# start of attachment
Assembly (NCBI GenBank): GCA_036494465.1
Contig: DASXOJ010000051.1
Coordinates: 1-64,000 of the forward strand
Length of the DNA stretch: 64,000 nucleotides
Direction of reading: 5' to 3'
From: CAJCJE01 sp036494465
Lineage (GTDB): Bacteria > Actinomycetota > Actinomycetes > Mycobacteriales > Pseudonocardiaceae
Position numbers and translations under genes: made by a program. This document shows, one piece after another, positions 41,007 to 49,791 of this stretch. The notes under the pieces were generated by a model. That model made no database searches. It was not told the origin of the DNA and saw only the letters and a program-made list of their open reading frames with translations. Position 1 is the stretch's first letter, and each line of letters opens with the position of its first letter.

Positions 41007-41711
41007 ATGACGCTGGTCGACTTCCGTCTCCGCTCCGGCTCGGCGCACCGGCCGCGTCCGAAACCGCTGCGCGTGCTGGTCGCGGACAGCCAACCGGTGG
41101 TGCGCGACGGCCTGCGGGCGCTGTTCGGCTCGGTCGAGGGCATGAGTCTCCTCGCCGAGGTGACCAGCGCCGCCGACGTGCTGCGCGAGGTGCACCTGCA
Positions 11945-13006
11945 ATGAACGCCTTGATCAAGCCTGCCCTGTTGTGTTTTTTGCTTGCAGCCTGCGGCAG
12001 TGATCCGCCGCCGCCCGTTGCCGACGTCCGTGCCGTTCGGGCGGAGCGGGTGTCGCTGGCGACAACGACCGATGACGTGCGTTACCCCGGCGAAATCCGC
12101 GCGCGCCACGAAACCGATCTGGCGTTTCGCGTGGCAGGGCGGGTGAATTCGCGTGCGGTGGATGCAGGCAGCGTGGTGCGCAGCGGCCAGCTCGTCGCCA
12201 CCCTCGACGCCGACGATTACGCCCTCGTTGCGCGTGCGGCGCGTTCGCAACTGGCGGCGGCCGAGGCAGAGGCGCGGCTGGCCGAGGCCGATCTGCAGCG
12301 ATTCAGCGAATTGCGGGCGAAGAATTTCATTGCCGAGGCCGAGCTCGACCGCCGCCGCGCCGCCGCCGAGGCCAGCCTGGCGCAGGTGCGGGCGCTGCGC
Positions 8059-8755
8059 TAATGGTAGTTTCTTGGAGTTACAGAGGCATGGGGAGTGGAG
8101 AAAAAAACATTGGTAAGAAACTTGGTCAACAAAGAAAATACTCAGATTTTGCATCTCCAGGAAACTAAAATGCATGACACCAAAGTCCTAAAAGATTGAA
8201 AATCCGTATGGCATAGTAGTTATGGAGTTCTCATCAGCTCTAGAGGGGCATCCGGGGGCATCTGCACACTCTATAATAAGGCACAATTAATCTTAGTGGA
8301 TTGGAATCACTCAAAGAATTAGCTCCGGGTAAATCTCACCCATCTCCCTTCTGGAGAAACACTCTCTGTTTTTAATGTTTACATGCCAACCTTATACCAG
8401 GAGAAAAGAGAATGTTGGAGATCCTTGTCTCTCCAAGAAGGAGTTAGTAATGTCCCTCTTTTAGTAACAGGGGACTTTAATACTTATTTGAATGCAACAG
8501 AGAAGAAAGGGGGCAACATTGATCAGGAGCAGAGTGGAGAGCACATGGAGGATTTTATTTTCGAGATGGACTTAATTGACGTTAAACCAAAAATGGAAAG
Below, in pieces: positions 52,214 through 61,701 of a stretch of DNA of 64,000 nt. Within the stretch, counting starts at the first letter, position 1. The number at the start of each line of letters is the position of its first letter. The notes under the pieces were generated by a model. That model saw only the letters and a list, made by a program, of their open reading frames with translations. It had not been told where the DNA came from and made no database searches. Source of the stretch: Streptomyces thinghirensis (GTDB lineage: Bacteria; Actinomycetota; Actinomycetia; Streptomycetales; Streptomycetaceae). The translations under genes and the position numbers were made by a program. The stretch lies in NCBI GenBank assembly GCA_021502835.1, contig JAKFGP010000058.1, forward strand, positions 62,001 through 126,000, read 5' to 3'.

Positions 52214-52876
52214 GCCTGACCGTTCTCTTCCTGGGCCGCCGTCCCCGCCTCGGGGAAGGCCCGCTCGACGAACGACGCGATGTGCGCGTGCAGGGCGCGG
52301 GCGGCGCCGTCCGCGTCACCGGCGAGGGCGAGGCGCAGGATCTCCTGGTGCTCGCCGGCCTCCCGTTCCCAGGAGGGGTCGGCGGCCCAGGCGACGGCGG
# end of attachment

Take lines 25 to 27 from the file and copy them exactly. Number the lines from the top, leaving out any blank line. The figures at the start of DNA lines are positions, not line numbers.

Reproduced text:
Below, in pieces: positions 52,214 through 61,701 of a stretch of DNA of 64,000 nt. Within the stretch, counting starts at the first letter, position 1. The number at the start of each line of letters is the position of its first letter. The notes under the pieces were generated by a model. That model saw only the letters and a list, made by a program, of their open reading frames with translations. It had not been told where the DNA came from and made no database searches. Source of the stretch: Streptomyces thinghirensis (GTDB lineage: Bacteria; Actinomycetota; Actinomycetia; Streptomycetales; Streptomycetaceae). The translations under genes and the position numbers were made by a program. The stretch lies in NCBI GenBank assembly GCA_021502835.1, contig JAKFGP010000058.1, forward strand, positions 62,001 through 126,000, read 5' to 3'.

Positions 52214-52876
52214 GCCTGACCGTTCTCTTCCTGGGCCGCCGTCCCCGCCTCGGGGAAGGCCCGCTCGACGAACGACGCGATGTGCGCGTGCAGGGCGCGG